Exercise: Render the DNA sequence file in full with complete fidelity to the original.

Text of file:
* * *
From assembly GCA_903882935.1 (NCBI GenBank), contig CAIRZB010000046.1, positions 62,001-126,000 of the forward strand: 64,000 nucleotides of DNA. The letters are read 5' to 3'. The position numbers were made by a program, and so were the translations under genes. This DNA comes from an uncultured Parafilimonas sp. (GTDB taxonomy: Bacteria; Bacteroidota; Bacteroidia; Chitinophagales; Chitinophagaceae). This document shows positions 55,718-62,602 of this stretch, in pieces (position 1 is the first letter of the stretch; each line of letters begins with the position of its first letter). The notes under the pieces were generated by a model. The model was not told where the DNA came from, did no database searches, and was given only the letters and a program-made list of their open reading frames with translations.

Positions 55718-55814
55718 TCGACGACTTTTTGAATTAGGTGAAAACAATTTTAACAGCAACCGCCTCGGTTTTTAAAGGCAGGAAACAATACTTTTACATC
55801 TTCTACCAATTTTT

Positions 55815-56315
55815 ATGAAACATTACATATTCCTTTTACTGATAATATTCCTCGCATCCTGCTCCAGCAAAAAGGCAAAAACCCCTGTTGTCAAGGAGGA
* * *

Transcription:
From assembly GCA_903882935.1 (NCBI GenBank), contig CAIRZB010000046.1, positions 62,001-126,000 of the forward strand: 64,000 nucleotides of DNA. The letters are read 5' to 3'. The position numbers were made by a program, and so were the translations under genes. This DNA comes from an uncultured Parafilimonas sp. (GTDB taxonomy: Bacteria; Bacteroidota; Bacteroidia; Chitinophagales; Chitinophagaceae). This document shows positions 55,718-62,602 of this stretch, in pieces (position 1 is the first letter of the stretch; each line of letters begins with the position of its first letter). The notes under the pieces were generated by a model. The model was not told where the DNA came from, did no database searches, and was given only the letters and a program-made list of their open reading frames with translations.

Positions 55718-55814
55718 TCGACGACTTTTTGAATTAGGTGAAAACAATTTTAACAGCAACCGCCTCGGTTTTTAAAGGCAGGAAACAATACTTTTACATC
55801 TTCTACCAATTTTT

Positions 55815-56315
55815 ATGAAACATTACATATTCCTTTTACTGATAATATTCCTCGCATCCTGCTCCAGCAAAAAGGCAAAAACCCCTGTTGTCAAGGAGGA